Sunday, June 10, 2007

Confucius- a conversation

This Human World Yen huei {20} went to take leave of Confucius. "Whither are you bound?" asked the Master.

"I am going to the State of Wei," was the reply.

"And what do you propose to do there?" continued Confucius.

"I hear," answered Yen Huei, "that the Prince of Wei is of mature age, but of an unmanageable disposition. He behaves as if the people were of no account, and will not see his own faults. He disregards human lives and the people perish; and their corpses lie about like so much under growth in a marsh. The people do not know where to turn for help. And I have heard you say that if a state be well governed, it may be passed over; but that if it be badly governed, then we should visit it. At the door of physicians there are many sick people. I would test my knowledge in this sense, that perchance I may do some good at that state."

"Alas!" cried Confucius, "you will be only going to your doom. For Tao must not bustle about. If it does it will have divergent aims. From divergent aims come restlessness; from restlessness comes worry, and from worry one reaches the stage of being beyond hope. The Sages of old first strengthened their own character before they tried to strengthen that of others. Before you have strengthened your own character, what leisure have you to attend to the doings of wicked men? Besides, do you know into what virtue evaporates by motion and where knowledge ends? Virtue evaporates by motion into desire for fame and knowledge ends in contentions. In the struggle for fame men crush each other, while their wisdom but provokes rivalry. Both are instruments of evil, and are not proper principles of living.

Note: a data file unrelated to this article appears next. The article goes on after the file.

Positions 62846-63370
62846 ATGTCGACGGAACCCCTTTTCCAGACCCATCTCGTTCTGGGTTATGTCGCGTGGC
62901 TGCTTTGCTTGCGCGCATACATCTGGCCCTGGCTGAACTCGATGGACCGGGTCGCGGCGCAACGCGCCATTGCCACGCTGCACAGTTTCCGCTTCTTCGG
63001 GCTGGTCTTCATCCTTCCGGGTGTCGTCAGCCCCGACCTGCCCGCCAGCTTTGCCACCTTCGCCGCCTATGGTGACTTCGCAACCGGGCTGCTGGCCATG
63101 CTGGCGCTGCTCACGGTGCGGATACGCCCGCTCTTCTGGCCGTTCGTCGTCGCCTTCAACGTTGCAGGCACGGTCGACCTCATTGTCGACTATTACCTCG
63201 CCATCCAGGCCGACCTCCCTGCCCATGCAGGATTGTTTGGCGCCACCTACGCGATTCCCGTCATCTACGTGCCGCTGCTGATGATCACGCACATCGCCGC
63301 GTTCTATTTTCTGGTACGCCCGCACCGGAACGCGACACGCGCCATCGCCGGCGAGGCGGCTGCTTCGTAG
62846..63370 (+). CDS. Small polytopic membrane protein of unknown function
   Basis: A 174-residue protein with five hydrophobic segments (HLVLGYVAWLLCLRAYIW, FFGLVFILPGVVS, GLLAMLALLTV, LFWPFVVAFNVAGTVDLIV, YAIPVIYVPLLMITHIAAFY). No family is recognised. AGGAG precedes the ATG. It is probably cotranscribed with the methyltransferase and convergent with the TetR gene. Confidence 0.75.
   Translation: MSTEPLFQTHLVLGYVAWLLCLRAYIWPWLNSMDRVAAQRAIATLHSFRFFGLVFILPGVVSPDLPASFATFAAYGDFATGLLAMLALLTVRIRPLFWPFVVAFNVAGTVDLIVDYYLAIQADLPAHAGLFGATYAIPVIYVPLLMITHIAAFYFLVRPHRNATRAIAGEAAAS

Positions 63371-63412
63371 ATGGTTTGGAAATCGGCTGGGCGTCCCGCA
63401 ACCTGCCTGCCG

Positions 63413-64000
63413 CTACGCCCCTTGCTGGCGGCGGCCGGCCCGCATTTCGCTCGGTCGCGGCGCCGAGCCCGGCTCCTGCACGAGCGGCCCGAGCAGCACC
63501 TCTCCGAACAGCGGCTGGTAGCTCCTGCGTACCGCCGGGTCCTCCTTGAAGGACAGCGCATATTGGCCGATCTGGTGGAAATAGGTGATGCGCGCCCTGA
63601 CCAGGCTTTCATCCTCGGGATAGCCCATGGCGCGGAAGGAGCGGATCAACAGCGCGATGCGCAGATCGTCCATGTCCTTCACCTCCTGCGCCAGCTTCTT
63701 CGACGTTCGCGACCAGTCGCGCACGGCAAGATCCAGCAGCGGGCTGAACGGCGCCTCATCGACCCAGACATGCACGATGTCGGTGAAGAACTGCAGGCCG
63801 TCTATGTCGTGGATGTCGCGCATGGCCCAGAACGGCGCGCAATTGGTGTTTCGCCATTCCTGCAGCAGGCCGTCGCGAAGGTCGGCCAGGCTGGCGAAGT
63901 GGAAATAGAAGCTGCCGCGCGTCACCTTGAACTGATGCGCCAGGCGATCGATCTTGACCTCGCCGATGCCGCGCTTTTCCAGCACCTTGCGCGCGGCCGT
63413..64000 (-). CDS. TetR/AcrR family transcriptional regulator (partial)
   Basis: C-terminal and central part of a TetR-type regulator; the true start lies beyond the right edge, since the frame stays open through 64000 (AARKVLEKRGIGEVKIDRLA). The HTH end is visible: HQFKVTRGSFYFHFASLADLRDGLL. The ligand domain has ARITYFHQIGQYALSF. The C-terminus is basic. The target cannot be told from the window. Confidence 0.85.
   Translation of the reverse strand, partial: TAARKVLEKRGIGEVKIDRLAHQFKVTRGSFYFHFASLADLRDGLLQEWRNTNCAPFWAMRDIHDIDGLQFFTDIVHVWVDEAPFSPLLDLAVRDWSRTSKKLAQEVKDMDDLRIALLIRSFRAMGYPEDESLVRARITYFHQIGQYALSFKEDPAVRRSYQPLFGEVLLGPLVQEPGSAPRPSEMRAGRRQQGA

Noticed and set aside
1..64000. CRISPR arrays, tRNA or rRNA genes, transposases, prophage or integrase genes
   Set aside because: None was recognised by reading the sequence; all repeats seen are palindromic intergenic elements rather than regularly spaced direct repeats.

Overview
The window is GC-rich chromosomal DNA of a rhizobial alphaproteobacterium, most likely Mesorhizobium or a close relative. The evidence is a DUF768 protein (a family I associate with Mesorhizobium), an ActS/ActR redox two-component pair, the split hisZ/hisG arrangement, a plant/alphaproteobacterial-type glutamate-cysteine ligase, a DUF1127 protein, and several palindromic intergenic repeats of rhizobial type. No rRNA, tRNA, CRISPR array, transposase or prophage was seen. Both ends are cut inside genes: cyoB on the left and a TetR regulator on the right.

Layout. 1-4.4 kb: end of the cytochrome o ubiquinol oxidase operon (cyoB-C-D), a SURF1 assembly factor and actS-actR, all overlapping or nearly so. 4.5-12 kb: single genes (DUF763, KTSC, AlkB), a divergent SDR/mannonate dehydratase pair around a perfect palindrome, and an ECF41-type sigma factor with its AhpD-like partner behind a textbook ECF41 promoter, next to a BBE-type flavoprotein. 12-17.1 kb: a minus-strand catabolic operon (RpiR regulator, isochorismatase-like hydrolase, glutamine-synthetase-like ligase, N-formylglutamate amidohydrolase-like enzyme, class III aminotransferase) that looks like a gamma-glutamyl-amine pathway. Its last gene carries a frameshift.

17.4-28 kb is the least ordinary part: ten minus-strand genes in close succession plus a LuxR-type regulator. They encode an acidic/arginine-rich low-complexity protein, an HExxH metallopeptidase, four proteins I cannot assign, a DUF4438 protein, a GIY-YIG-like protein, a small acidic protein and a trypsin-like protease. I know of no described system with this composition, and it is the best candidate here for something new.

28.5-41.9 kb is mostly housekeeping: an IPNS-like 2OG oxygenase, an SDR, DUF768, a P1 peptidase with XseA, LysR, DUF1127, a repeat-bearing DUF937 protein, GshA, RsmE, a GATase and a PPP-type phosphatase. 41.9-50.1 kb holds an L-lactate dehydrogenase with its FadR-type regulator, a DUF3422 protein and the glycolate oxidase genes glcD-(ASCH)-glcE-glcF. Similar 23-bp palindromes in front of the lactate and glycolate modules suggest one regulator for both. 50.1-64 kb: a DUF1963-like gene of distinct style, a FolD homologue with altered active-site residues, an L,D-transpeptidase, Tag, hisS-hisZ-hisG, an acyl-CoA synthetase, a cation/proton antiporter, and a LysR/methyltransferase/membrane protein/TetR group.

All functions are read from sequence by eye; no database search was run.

"Besides, if before one's own solid character and integrity become an influence among men and before one's own disregard for fame reaches the hearts of men, one should go and force the preaching of charity and duty and the rules of conduct on wicked men, he would only make these men hate him for his very goodness. Such a person may be called a messenger of evil. A messenger of evil will be the victim of evil from others. That, alas! will be your end.

"On the other hand, if the Prince loves the good and hates evil, what object will you have in inviting him to change his ways? Before you have opened your mouth, the Prince himself will have seized the opportunity to wrest the victory from you. Your eyes will be dazzled, your expression fade, your words will hedge about, your face will show confusion, and your heart will yield within you. It will be as though you took fire to quell fire, water to quell water, which is known as aggravation. And if you begin with concessions, there will be no end to them. If you neglect this sound advice and talk too much, you will die at the hands of that violent man.